Blum: Coffee is for closers
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Kansas City, Mo. --- In order to win in March a team needs to have some nasty. Postseason basketball is won in the trenches. Iowa State out-slugged a gritty effort from Kansas State to prevail in the quarterfinals of the Big 12 Tournament 91-85.
With the game tied at 76 and DeAndre Kane on the bench after fouling out, Iowa State closed with a vengeance. The Cyclones scored on eight of their final nine possessions to knock out the Wildcats.
"We had our backs against the wall in a couple situations, fought through adversity and found a way to get a win," Fred Hoiberg said. "We handled some really tough situations out there."
If Iowa State does have success the rest of their postseason, it will be because of their ability to find buckets at the most paramount time.
Georges Niang hit a couple tough runners, Naz Long buried a monster three and Big 12 Player of the Year Melvin Ejim orchestrated a no-look bank shot that finally broke the Cats.
"Melvin was unbelievable all night long and that basket he made late to keep our lead was as big of basket as we had," Hoiberg said.
The Cyclones would not have been in position to close late if it wasn't for the unsung work of their, Mr. Rugged, Dustin Hogue. Hogue scored a Big 12 high 19 points and grabbed 10 rebounds, helping the Cyclones out-tussle the Wildcats to a plus nine advantage on the boards. Hogue hadn't scored 19 points since early December. The normally selective Hogue even hit two step back fade-aways to give the Cyclones a life preserver.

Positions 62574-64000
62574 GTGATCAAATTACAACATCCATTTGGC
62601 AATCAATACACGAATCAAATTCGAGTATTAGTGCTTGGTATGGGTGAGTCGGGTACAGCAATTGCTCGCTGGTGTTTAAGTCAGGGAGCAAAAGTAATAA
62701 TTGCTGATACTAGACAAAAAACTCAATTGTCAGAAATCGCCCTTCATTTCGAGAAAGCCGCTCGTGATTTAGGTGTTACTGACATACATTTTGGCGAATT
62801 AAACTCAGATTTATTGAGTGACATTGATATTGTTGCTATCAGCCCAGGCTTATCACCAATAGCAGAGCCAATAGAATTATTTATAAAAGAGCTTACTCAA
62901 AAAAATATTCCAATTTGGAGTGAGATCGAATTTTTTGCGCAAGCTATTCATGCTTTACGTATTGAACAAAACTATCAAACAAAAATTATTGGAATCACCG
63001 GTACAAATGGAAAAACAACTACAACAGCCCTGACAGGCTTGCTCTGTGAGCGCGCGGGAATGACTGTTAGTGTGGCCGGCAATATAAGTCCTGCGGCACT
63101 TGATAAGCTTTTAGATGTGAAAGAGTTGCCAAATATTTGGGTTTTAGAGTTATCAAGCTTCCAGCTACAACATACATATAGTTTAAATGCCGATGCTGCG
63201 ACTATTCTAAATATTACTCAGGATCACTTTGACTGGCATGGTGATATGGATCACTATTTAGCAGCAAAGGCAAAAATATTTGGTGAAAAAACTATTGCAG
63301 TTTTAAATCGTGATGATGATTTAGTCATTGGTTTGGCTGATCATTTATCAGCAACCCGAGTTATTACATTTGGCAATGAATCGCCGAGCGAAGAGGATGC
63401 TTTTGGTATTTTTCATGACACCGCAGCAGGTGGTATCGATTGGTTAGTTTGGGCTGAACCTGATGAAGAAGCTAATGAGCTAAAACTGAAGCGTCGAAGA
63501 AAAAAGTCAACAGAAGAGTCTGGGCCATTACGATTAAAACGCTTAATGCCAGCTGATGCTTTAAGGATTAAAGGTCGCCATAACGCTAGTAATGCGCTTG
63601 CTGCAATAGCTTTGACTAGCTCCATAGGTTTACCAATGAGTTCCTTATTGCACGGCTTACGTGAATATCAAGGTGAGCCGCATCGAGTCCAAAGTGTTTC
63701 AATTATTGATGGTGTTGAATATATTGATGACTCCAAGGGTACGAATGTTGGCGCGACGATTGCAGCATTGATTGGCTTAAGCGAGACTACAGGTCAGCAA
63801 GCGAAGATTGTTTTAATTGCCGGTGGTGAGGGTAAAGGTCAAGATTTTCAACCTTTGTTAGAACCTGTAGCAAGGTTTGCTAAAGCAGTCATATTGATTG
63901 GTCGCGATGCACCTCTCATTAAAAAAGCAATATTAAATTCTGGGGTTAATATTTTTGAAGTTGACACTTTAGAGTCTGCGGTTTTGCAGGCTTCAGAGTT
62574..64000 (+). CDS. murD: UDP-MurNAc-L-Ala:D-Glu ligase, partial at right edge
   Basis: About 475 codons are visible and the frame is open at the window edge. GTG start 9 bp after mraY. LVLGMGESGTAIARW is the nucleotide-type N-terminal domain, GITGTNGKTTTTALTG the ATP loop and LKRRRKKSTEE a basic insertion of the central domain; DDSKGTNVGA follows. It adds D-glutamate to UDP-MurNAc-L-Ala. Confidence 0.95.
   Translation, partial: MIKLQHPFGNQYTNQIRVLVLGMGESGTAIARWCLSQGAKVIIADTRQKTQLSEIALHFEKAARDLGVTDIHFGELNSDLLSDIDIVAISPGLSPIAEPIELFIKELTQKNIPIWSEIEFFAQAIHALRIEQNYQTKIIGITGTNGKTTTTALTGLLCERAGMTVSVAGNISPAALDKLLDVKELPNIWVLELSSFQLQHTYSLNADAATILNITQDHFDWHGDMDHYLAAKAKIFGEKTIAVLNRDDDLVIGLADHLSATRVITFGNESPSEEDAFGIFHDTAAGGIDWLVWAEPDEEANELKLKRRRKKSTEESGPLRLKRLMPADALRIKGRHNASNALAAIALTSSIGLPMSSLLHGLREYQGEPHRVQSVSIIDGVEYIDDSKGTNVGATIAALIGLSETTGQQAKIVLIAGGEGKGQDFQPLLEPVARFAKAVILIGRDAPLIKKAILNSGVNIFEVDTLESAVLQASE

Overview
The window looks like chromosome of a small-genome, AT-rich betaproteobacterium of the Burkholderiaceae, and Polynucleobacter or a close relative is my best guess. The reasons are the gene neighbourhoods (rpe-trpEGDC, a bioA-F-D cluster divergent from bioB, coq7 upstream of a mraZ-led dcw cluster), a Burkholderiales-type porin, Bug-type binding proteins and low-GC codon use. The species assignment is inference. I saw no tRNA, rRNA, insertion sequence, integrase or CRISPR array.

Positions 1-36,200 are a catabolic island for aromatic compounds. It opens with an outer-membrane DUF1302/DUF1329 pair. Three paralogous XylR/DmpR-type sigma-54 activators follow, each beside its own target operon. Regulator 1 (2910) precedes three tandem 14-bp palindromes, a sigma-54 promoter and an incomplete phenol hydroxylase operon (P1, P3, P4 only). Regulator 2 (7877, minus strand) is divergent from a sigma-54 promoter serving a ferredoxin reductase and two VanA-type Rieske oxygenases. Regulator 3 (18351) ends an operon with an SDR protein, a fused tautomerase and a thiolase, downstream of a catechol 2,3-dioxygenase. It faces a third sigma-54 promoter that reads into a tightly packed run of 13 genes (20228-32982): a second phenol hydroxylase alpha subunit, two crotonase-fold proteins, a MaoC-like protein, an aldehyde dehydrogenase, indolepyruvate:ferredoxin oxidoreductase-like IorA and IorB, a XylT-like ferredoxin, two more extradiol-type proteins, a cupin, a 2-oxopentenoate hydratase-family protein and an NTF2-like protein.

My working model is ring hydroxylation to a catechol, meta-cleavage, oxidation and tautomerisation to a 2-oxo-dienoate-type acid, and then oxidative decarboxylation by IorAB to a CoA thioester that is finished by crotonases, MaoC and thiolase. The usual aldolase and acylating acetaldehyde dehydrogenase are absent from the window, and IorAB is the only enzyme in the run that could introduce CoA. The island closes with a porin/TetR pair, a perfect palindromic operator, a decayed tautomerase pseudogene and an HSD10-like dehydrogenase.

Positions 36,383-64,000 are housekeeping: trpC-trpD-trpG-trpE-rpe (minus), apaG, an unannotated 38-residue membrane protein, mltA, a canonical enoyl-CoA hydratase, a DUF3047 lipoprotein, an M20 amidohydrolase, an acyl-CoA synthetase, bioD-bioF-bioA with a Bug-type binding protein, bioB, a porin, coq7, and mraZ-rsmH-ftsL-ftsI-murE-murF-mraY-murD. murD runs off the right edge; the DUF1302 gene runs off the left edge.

"I just play my role most of the time, but with a couple key guys out I decided to be more aggressive. And I started to hit some shots," Hogue said.
"Dustin Hogue did everything today. He has always been a guy that has done the dirty work and doesn't get the credit he deserves. He made some huge plays for us on offense," Hoiberg said.
It was fitting that one of the most physical players in the Big 12 thrived in a game that mostly resembled a fight. Niang joked before the game that any match with K-State is a bar fight. In this case, these were a couple coordinated drunks. Every possession was critical, shots were going in and whistles seemed life and death.
Fouls played a huge role as Iowa State's DeAndre Kane and Georges Niang joined K-State star Marcus Foster in the purgatory of foul trouble-dom. It opened the door for others to step up and K-State's Nigel Johnson soared to 19 points after coming in averaging just three. The disciplined Wildcats scored 41 points off the bench and shot 55 percent from the floor. The biggest lead of the game on either side was eight points. Yet it was Iowa State that finished the job.
"They match up really well with us, that's why it is always a close game. It comes down to who can make shots and get stops," Ejim said.
Fortunately for Iowa State, they did make the shots down the stretch. In March, every possession is critical and the Cyclones can grind with the best of them.
Fred Hoiberg's club earned a cup of the finest Joe, because as Alec Baldwin said in Glengarry Glen Ross, "Coffee is for Closers."